23 February 2005 Investigating the practical implementation of Shor's algorithm
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Abstract
The publication in 1994 of Shor's algorithm, which allows factorization of composite number N in a time polynomial in its binary length L has been the primary catalyst for the race to construct a functional quantum computer. However, it seems clear that any practical system that may be developed will not be able to perform completely error free quantum gate operations or shield even idle qubits from inevitable error effects. Hence, the practicality of quantum algorithms needs to be investigated to estimate what demands must be made of quantum error correction (QEC). Several different quantum circuits implementing the quantum period finding (QPF) subroutine, which lies at the heart of Shor's algorithm have been designed, but each tacitly assumes that arbitrary pairs of qubits can be interacted. While some architectures posses this property, many promising proposals are best suited to realizing a single line of qubits with nearest neighbor interactions only. This paper will present a circuit suitable for implementing the QPF subroutine for such linear nearest neighbor (LNN) designs. We will then present direct simulation results showing for both the LNN circuit and for a circuit utilizing arbitrary interactions, that the QPF subroutine is very sensitive to a small number of errors in the entire circuit. These results can then be used to briefly examine some of the practical issues to implementing such large scale quantum algorithms.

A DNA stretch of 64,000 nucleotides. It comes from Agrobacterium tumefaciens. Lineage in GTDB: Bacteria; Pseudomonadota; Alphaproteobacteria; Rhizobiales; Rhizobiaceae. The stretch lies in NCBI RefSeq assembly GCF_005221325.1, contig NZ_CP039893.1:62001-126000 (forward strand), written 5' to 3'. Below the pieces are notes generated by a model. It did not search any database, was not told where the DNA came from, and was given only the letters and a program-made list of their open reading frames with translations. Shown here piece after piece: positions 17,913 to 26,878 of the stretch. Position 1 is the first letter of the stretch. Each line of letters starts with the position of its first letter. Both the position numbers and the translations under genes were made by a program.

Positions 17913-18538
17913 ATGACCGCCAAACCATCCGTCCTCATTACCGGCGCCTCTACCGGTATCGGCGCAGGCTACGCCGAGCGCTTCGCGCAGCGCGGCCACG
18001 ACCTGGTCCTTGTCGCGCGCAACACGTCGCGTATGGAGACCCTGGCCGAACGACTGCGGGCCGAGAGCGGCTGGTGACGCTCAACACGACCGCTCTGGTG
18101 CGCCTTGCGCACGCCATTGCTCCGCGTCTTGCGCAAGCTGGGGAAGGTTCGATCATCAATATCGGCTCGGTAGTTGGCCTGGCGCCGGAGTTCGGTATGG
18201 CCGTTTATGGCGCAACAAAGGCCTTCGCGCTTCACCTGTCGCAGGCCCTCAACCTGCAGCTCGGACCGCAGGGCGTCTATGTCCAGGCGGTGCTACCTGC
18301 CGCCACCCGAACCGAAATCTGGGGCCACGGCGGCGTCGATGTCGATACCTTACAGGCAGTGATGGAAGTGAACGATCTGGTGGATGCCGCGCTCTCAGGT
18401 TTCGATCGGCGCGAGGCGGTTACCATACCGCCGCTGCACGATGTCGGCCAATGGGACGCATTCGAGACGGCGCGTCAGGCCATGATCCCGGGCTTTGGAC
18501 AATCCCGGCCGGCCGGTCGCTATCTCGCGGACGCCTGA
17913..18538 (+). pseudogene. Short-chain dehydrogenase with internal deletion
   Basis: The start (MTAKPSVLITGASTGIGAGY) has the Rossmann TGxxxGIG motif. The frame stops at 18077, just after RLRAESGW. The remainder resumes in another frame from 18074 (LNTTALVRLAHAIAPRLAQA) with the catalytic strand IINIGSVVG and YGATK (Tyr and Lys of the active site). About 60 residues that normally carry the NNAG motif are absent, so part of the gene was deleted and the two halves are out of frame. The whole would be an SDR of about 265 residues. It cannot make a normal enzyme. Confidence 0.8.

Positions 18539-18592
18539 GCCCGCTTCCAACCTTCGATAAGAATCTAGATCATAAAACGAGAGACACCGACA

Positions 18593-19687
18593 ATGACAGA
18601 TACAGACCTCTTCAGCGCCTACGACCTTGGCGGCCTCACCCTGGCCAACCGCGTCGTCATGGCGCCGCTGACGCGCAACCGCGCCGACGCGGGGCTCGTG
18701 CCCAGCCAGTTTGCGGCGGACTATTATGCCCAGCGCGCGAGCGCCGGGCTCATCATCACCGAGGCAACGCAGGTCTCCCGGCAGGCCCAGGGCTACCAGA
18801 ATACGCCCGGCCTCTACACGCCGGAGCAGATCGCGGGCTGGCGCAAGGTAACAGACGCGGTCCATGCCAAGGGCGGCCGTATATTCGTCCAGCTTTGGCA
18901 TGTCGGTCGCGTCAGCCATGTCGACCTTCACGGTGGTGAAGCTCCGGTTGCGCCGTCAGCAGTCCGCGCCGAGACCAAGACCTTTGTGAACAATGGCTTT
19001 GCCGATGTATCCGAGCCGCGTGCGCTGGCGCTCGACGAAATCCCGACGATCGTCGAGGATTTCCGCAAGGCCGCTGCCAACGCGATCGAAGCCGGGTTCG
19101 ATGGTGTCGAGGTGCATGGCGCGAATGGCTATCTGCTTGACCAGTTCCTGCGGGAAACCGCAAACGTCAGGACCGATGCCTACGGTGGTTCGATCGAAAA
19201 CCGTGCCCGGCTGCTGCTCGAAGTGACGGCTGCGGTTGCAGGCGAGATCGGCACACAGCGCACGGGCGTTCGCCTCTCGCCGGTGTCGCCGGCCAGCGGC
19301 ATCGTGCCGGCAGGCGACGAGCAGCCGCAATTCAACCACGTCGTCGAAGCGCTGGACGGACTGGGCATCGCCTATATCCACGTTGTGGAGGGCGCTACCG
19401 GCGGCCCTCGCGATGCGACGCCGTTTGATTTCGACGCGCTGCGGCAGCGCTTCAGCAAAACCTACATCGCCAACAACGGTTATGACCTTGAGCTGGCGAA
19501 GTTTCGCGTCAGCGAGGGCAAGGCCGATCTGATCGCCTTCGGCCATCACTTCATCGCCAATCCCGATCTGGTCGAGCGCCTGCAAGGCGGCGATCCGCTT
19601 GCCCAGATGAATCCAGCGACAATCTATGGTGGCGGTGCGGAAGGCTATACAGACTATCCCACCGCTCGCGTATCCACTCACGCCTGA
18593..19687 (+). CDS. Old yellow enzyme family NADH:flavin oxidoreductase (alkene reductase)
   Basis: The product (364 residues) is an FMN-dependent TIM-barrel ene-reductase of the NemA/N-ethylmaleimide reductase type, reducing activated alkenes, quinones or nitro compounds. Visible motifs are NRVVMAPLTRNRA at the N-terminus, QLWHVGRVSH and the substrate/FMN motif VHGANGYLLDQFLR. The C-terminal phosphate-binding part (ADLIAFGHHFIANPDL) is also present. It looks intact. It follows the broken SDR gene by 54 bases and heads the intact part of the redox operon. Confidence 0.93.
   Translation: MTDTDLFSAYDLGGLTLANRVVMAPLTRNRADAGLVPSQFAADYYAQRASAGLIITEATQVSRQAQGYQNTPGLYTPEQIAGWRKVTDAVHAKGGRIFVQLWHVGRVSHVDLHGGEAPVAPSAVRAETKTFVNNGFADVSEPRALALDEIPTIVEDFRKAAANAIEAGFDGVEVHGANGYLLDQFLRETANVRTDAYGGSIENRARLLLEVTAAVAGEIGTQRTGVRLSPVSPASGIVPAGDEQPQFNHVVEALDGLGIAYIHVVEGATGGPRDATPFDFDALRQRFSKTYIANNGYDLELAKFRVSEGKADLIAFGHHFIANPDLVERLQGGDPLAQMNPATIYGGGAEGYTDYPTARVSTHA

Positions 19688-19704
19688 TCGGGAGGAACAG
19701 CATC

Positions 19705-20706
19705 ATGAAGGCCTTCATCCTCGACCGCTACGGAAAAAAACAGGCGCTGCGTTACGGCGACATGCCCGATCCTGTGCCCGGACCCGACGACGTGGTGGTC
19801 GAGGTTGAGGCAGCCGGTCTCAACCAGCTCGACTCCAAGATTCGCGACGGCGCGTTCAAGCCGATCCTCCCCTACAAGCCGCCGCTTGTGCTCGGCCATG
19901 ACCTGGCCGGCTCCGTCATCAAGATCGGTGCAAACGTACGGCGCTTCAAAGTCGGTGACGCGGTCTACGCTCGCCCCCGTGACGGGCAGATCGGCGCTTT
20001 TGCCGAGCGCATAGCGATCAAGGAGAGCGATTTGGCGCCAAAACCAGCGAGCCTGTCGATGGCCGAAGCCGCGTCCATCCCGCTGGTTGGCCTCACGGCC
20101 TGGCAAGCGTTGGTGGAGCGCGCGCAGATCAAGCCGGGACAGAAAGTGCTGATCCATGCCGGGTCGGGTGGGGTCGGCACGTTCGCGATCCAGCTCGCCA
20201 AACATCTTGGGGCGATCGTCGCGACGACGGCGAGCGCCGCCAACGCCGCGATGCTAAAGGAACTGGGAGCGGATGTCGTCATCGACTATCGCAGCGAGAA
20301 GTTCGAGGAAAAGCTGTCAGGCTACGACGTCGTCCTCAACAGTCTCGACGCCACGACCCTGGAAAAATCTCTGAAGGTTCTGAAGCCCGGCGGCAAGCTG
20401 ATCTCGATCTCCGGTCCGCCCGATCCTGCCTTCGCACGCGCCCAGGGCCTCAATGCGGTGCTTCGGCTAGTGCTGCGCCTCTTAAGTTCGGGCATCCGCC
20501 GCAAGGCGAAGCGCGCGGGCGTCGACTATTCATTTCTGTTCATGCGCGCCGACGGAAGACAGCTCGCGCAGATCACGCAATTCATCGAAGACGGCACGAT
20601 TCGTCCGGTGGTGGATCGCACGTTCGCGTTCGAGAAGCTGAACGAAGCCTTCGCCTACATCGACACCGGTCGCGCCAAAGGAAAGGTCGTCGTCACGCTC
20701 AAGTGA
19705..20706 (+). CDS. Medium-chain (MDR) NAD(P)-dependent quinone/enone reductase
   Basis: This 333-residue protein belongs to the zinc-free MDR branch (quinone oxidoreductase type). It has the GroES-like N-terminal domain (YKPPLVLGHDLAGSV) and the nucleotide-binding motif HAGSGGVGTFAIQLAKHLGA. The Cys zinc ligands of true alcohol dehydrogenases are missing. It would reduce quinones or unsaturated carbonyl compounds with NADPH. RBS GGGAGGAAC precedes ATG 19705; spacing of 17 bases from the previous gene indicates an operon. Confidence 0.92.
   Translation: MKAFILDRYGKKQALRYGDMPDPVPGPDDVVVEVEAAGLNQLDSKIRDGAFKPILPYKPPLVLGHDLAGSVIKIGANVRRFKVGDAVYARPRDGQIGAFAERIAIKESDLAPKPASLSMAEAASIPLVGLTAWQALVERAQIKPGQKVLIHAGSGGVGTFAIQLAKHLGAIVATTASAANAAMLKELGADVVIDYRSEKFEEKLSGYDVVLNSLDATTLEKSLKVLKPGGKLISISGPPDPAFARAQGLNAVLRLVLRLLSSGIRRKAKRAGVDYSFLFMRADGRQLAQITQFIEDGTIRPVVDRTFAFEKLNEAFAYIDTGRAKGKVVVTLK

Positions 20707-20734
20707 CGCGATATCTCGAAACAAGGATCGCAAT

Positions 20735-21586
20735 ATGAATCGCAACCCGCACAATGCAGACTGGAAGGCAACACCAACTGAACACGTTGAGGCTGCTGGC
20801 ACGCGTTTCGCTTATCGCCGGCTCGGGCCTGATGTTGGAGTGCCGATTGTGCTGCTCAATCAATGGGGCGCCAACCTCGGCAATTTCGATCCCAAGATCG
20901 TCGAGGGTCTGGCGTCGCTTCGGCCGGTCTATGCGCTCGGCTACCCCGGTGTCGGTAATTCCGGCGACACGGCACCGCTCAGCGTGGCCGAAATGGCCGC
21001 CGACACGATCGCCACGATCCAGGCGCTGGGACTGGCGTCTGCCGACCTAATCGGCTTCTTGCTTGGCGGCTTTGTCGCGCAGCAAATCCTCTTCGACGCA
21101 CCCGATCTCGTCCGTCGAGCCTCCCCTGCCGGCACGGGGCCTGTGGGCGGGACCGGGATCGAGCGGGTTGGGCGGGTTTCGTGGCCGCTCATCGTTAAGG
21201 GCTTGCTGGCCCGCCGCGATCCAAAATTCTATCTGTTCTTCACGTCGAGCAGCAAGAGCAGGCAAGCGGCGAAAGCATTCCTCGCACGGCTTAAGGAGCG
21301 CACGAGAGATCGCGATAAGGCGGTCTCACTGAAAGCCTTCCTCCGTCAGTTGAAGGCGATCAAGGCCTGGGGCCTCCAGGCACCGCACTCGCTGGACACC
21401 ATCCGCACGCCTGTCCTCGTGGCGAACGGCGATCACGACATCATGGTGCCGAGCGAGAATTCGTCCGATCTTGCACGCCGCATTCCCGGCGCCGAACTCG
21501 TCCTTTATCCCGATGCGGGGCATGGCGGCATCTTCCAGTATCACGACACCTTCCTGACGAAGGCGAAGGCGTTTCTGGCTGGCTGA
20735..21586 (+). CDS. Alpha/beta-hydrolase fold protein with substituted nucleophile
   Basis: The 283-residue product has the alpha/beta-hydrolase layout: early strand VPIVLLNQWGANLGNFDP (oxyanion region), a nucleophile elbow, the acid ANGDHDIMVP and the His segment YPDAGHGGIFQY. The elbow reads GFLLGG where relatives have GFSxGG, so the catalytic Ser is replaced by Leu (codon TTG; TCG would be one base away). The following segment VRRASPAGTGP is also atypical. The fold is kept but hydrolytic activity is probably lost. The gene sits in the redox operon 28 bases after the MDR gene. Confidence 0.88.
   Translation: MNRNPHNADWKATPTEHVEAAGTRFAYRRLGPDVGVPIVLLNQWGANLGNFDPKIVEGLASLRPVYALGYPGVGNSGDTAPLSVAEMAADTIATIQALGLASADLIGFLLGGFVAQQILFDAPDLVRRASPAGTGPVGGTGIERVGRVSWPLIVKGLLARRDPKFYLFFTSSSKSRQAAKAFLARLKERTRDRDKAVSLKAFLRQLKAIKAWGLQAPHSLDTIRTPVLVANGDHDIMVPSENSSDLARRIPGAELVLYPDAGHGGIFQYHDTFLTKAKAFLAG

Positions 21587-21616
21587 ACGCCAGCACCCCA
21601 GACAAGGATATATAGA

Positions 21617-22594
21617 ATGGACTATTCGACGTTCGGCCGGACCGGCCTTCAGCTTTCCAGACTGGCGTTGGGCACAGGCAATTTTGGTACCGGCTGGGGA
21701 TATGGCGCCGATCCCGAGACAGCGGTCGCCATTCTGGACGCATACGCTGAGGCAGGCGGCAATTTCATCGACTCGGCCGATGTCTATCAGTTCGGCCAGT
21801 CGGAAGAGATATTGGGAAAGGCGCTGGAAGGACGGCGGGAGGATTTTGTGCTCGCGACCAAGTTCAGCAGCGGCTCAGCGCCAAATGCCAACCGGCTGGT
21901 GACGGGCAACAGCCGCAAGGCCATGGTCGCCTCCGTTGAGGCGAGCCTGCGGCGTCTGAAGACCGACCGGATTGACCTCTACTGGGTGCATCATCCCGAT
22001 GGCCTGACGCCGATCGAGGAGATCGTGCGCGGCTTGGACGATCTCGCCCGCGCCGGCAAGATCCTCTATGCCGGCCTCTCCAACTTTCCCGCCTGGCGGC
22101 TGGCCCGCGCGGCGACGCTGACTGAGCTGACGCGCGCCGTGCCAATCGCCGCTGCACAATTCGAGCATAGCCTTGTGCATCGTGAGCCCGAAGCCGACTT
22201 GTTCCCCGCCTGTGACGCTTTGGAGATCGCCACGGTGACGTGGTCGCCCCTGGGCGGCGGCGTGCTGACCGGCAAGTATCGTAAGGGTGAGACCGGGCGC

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Simon J. Devitt, Simon J. Devitt, Austin G. Fowler, Austin G. Fowler, Lloyd C. L. Hollenberg, Lloyd C. L. Hollenberg, } "Investigating the practical implementation of Shor's algorithm", Proc. SPIE 5650, Micro- and Nanotechnology: Materials, Processes, Packaging, and Systems II, (23 February 2005); doi: 10.1117/12.583191; https://doi.org/10.1117/12.583191
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